The Q2 US earnings season is now in its home stretch, and the companies that make up the S&P 500 index are on track to put in a mixed performance, though not as bad as many analysts had feared.
As of writing, 452 (90%) of the 500 companies have reported, with 327 (72%) beating their earnings estimates; this impressive-sounding figure is actually in-line with the 5-year average (73%) as companies are known for massaging analysts’ estimates down to a beatable level in most cases. Perhaps more significantly, only 225 (50%) of the reporting companies have beat their top-line sales estimates, below the 5-year historical rate of 57%.
According to the earnings mavens at FactSet, the blended (actual results from companies that have reported combined with estimated results for companies yet to report) earnings decline is -1.0% for the quarter and the blended revenue decline is -3.3%. If the remaining results come in roughly as expected, the S&P 500 would see its first year-over-year decline in earnings since 2012 and its first consecutive decrease in revenue since 2009. While declining earnings and revenue across 500 of the largest companies in the world’s largest economy is hardly a good thing, many traders had feared worse, so the S&P 500 has been able to hold its ground around the 2100 level of late (see below).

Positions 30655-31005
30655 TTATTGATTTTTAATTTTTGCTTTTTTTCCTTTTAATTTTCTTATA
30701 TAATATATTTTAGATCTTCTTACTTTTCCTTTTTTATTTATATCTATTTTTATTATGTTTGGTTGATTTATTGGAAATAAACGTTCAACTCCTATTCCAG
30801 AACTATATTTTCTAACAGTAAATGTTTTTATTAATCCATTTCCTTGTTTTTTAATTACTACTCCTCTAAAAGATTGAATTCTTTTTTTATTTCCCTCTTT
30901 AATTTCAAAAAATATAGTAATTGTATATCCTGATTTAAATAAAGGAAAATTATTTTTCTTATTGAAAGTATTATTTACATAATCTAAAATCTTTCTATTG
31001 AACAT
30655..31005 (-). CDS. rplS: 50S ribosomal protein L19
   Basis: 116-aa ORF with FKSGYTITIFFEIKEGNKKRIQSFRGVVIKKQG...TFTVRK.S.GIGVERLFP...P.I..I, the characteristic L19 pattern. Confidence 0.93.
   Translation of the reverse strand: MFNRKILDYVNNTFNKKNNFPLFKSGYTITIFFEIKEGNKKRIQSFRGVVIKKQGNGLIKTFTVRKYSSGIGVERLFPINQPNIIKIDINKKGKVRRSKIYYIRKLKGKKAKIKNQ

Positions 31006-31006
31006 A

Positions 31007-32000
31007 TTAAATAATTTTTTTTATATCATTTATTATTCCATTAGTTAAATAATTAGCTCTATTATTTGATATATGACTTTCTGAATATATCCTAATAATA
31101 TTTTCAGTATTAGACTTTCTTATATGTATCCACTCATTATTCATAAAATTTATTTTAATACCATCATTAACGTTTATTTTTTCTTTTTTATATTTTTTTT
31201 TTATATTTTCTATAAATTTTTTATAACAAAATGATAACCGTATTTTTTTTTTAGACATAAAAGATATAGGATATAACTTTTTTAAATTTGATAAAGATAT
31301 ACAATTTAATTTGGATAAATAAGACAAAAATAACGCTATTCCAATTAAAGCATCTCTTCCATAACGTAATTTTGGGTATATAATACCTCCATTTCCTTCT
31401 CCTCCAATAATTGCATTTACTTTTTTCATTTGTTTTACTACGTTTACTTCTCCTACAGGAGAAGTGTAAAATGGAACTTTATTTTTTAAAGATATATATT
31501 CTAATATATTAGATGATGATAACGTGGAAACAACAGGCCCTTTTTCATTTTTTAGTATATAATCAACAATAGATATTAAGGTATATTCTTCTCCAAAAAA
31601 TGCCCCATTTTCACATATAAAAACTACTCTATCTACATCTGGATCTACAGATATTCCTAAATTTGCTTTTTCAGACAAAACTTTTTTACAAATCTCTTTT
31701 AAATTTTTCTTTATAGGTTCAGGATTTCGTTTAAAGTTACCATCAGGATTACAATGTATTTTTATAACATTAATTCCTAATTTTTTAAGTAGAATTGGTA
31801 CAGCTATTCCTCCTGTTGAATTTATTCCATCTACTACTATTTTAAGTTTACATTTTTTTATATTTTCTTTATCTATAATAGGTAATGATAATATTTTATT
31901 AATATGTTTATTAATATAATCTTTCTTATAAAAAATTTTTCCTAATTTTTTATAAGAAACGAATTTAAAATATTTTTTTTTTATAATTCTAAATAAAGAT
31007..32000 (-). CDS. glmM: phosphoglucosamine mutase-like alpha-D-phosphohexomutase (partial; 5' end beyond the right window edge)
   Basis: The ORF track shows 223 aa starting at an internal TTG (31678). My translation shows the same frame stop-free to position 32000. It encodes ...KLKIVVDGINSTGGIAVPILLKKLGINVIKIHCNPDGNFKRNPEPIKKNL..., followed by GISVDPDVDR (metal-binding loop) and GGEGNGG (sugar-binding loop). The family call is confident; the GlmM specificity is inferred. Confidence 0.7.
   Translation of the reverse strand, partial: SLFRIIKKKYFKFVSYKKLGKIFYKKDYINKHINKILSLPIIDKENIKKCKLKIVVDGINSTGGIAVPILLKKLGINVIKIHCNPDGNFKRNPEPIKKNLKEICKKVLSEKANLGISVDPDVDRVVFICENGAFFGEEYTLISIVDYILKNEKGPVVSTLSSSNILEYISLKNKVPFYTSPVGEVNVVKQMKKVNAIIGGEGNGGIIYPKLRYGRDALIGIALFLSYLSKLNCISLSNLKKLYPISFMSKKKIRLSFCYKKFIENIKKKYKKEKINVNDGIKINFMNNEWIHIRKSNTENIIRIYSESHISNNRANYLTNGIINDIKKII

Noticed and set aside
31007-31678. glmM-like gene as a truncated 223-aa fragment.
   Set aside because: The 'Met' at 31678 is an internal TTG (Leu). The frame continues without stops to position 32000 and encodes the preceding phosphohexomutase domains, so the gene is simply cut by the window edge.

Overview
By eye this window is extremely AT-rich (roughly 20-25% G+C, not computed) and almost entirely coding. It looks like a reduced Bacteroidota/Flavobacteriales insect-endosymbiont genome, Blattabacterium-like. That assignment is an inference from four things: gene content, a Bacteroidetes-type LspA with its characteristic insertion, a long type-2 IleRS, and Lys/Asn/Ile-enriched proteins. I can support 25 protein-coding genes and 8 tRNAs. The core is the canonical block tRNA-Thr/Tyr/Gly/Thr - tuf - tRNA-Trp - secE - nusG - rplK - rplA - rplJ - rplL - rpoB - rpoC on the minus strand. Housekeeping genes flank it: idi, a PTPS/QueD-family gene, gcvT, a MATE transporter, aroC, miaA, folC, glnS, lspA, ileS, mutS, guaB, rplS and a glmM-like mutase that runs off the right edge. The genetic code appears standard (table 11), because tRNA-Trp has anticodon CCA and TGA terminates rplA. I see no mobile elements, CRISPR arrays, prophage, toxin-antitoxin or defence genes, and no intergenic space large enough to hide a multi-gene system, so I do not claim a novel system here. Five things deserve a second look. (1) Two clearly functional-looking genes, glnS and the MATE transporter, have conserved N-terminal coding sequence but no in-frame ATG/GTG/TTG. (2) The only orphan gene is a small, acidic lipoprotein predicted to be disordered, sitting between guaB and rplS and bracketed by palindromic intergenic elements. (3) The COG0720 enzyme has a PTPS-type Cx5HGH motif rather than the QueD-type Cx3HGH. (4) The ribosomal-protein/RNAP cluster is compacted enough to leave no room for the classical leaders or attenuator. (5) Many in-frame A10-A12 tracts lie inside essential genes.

From our view, there are three major themes driving the Q2 results. The first factor is slowing growth in Asia. With growth in China, the world’s second-largest economy, on track to dip below 7.0% for the first time since the Great Recession, many of the large multinational companies are seeing a notable dip in their sales to entire Asian-Pacific region. Beyond the slowing economy overseas, the roughly 20% increase in the value of the US dollar index relative to last year is also hurting the sales of multinational companies that did not aggressively hedge their international exposure. Related to both of the above themes, the big decline in oil from this period in 2014 continues to ravage the performance of energy companies, though the cheaper oil prices has benefitted some manufacturers and consumer-oriented companies. Looking ahead, these factors have hardly eased thus far in Q3, and many analysts expect aggregate declines in year-over-year revenues to extend throughout the rest of 2015.
Technical view: S&P 500
As for the performance of the S&P 500 itself, the index has lost any semblance of volatility or a meaningful trend. Prices have been contained to a historically tight 100-point range from 2040 up to 2140 for more than six months now, frustrating both bulls and bears. Though there has been some notable deterioration under-the-surface in internal measures like breadth and sector rotation, the index remains stable. Not surprisingly, the daily RSI indicator has also carved out a firm range between about 36 and 62.
At this point, longer-term traders may want to wait for a conclusive breakout before committing to either new long or short trades. A break above 2140, ideally accompanied by a breakout in the RSI indicator, would signal that the long-term uptrend has resumed for a possible move up toward 2200 or higher, whereas a breakdown below 2040 (and a corresponding drop in the RSI indicator) may signal a deeper retracement toward the 1900 level is possible.